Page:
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Irish Society & The Travelling Community

The Travelling Community have featured heavily in the media recently due to the tragic fire in Carrickmines where ten people lost their lives. Closely followed by controversy regarding the relocation of the grieving community after the fire. Irish society was very quickly divided into two camps, those who argued that the community should be shown compassion and allowed to move into a nearby housing estate and those who supported resident’s resistance to a new halting site.

Support for this resistance is largely bolstered by anecdotal ‘evidence’ regarding the Traveller way of life and antisocial behavior. This conflict is indicative of a larger divide between the settled and Travelling community which has existed in our society for decades and appears to be worsening.

Last week a submission by Sinn Fein to have Travellers recognized as an ethnic minority was rejected but this is not a new issue. Government policy pertaining to the Travelling community began in 1963 in the form of a ‘Commission on Itinerancy’. The wording of this report is truly shocking; the general view of the Commission was that Travellers were not an ethnic minority but a symptom of English occupation who had ‘fallen out’ of Irish society. The Commission proposed a ‘final solution’ to the ‘problem’ of itinerancy and it was envisioned that the ‘problem’ would be solved within one generation. Commission members consisted completely of members of the settled community such as a High Court judge and the only effort to consult the Travelling Community was to send a member of Dublin whose ordinary role was moving Travellers on from halting sites. It’s difficult to do justice to the blatant prejudice in this report. Two proposals which were considered but rejected by the commission were firstly to give all Travellers identity cards to track and discourage crime and secondly to take Traveller children from their parents and keep them in institutions as a way to educate them.

Fifty two years on Government language has become more politically correct but the Dail has just last week rejected a proposal to recognize Travellers as an ethnic minority which is symbolic of a widespread rejection of Travellers in our society. This refusal is also shocking in light of the UN recommendation that Travellers be recognized as an ethnic group.

A recent health report entitled ‘Our Geels’ into the Travelling community which had an 80% participation rate found some extremely worrying health issues in the community. The gap in life expectancy for Traveller women compared to settled women is 11 years and for men it is 15 years. The suicide rate in the Travelling community is six times as much as the settled and amounts for approx. 11% of Traveller deaths. This amounts to an excess of 154 Traveller deaths per annum.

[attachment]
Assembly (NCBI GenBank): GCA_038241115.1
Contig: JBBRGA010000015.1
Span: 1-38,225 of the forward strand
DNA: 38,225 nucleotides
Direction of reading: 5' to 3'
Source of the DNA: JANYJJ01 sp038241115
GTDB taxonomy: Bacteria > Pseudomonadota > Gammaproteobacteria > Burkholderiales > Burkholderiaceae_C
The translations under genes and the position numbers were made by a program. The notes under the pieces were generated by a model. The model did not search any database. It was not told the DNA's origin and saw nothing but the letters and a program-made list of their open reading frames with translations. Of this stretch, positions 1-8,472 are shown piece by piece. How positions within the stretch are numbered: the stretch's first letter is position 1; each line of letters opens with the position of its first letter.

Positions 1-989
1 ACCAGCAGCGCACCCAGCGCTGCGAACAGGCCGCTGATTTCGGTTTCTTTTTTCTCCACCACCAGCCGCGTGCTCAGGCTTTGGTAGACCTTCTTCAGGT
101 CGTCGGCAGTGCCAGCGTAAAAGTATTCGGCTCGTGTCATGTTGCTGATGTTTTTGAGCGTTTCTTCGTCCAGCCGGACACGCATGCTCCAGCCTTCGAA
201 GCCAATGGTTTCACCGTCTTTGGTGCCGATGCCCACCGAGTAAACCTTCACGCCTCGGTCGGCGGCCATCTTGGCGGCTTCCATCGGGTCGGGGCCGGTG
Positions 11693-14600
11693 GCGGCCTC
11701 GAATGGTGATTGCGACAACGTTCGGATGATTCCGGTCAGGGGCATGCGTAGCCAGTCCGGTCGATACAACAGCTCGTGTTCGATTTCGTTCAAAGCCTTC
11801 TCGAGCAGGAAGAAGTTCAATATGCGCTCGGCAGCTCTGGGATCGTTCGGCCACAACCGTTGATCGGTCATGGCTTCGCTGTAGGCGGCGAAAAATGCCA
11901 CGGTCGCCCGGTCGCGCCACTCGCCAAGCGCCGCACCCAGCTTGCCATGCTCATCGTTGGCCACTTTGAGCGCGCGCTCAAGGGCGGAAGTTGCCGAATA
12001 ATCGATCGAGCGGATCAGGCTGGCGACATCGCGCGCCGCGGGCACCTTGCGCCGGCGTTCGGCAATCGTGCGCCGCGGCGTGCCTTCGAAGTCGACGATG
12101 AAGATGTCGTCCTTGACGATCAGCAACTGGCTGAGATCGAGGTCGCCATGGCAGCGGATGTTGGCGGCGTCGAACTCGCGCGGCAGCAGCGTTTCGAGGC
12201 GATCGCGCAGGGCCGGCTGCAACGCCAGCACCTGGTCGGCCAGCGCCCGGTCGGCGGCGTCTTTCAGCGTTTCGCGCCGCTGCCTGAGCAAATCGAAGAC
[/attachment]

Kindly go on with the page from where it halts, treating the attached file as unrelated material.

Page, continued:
Despite the avalanche of stories supporting protests about the Carrickmines relocation, no logical person could argue that these health statistics are proof that Travelling community are largely neglected by our Government.

In my opinion it is clear that structural and societal injustice has been done to the Travelling Community ever since the first policy intervention in 1963. Rather than base our perception of Travellers on negative anecdotal evidence and a largely negative or whimsical portrayals in the media, we should examine historical Government intervention and the resulting living standards and health status of the Travelling Community.

A recent study by Fr Michael Mac Greil into the Travelling community entitled ‘Emancipation of the Travelling People’ which studies attitudes towards Travellers found that one in five Irish people would deny Travellers citizenship. The study also found that three quarters of people would be reluctant to buy a house beside a Traveller family. The report showed that attitudes have largely not improved over 20 years.

I believe it is clear from early policy interventions that all efforts were made to eradicate the Travelling way of life. Although the language has changed in Government policy towards Travellers, it has been 52 years and travellers are still not recognised as an ethnic minority despite campaigns and UN recommendations. More worrying perhaps is that Social Policy pertaining to the Travelling Community has not improved relations with the settled community, if anything it has made them worse. This in my opinion is a result of ineffective social policy which is socially unjust and favours one section of society.